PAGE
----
As cities move back to pre-pandemic lifestyles, government and industry must come together and drive mobility toward a more sustainable and equitable future.
The past year saw teams begin to go back into the office and companies implementing hybrid work models that allowed for flexibility and safety during the COVID-19 pandemic. As these trends continue in 2022, pressing transportation challenges will loom over the world’s metropolises with the influx of commuters rivaling pre-pandemic levels. Increased emissions, traffic congestion and infrastructure strain will remind city planners and local authorities of the need to revamp their transportation systems to focus on sustainability, accessibility, safety and reliability.
2022 presents an opportunity for organizations to review the current state of their public transportation networks and explore how they can bring them into the modern age of mobility. Read ahead to learn what the solutions to urbanization’s greatest challenges are and how they can be implemented across an entire transportation system to benefit communities.
This year and for the foreseeable future, sustainability will have to be at the forefront of discussions about city planning. Chief among those discussions is the role of transportation in addressing the strains that population growth and urbanization are putting on existing infrastructure. As cities move toward pre-pandemic lifestyles, it’s important they remember how interconnected transportation, congestion and climate issues are.
With transportation being the most significant emitters, transport and related management policies will unavoidably have an impact on climate change. In this sense, every transportation policy must be viewed as a climate policy. As a result, increasing public transit usage is the single most effective way to immediately reduce carbon emissions, reduce congestion and improve public health. The key to reducing car dependence and shifting travelers to public transportation is to pursue transit-first policies.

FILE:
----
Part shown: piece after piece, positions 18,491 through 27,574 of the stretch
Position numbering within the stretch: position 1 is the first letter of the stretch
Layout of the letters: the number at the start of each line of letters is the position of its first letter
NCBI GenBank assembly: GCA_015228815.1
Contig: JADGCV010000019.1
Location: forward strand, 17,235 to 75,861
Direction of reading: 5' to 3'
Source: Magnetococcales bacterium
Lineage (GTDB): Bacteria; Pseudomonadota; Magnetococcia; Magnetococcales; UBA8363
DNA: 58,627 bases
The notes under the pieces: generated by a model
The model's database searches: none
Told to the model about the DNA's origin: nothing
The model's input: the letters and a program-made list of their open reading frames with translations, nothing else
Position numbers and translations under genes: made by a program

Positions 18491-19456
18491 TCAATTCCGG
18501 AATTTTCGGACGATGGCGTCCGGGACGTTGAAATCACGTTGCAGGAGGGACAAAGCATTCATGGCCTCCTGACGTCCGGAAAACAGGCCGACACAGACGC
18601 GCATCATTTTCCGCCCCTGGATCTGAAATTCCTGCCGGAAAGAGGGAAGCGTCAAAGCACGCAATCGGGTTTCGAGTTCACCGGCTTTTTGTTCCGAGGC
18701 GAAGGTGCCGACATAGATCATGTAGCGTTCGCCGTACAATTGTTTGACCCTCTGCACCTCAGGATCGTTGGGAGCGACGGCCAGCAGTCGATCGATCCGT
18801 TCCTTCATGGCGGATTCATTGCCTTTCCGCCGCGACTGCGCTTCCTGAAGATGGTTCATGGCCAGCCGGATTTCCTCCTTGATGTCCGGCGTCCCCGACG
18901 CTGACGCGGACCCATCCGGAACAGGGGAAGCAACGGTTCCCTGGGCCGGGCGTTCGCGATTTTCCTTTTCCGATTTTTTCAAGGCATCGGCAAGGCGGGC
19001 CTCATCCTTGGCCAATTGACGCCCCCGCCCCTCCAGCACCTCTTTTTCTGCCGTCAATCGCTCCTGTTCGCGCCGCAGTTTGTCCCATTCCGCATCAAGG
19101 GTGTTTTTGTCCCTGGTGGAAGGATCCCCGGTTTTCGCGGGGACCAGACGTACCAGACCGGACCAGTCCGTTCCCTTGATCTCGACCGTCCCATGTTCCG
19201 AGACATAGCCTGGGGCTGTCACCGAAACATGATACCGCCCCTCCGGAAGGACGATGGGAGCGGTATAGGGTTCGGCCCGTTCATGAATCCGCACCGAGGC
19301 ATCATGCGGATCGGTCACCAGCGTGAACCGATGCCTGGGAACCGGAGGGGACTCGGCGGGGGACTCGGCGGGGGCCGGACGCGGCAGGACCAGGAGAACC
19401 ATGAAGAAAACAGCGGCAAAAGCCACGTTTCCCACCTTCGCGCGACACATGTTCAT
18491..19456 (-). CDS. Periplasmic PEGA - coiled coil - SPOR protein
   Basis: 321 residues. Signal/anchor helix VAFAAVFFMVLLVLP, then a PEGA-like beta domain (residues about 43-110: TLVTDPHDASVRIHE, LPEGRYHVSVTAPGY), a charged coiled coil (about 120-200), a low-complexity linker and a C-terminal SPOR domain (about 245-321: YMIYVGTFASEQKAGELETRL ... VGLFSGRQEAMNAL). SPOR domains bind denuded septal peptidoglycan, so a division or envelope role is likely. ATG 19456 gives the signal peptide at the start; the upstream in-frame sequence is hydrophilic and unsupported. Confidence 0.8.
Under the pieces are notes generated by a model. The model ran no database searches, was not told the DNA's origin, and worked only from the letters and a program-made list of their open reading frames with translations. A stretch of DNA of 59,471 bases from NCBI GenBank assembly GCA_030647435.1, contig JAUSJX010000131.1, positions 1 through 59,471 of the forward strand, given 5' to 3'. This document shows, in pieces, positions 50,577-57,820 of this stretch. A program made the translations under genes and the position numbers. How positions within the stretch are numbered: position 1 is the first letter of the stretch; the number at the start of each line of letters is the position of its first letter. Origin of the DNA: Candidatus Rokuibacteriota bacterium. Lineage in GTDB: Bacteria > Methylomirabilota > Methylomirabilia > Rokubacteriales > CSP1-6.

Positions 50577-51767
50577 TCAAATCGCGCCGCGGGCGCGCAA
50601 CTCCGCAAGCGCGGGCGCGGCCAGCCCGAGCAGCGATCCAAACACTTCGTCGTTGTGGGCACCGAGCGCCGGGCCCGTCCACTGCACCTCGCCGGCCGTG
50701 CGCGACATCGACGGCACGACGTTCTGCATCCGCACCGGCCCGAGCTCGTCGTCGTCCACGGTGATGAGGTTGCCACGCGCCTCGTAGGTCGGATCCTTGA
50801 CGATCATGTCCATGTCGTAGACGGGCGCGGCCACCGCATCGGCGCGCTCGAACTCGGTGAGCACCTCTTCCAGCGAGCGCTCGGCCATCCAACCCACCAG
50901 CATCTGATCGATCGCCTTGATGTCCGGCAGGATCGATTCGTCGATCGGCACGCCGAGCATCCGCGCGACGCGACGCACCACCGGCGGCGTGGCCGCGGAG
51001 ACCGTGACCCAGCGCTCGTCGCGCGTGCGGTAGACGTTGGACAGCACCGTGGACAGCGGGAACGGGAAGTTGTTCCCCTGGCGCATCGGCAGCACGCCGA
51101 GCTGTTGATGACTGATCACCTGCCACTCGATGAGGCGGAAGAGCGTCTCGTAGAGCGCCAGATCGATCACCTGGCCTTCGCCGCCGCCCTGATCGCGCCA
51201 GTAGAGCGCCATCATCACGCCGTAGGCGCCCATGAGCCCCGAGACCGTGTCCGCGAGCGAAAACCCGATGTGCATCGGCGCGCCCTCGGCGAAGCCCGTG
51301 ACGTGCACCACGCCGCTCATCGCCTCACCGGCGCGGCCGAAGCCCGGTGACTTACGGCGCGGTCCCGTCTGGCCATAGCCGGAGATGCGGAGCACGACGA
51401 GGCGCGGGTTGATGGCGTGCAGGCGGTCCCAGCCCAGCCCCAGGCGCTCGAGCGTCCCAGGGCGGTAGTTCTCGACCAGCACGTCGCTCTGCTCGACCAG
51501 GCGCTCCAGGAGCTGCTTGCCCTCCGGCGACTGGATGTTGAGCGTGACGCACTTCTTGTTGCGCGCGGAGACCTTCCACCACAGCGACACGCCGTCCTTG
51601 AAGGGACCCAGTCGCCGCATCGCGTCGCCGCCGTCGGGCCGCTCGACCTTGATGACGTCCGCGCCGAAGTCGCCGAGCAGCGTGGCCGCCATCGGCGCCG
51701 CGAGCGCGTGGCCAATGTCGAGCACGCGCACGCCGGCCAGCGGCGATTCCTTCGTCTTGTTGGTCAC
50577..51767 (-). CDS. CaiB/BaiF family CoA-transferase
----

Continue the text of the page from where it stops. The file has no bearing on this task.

Through increasing data sharing, taking a strategic approach to procurement and improving coordination between public and private mobility projects, transit agencies can support the efforts of individual citizens to reduce private car use and back the use of valuable road space for things such as better footpaths for pedestrians, new cycleways and bus rapid transit lanes, which will help make cities more livable, equitable, healthy and sustainable.
Accessibility as a right
When assessing solutions, transit agencies must view mobility as a human right; everyone should be able to travel around their city or town in a safe, seamless and stress-free manner. It can no longer be presumed that a one-size-fits-all strategy is adequate for innovation as transportation technology advances. More than 6% of U.S. households, or 4.1 million people, are unbanked, and 15% of Americans do not own a smartphone, which underscores the importance of finding creative solutions that address the needs of all, regardless of income or status.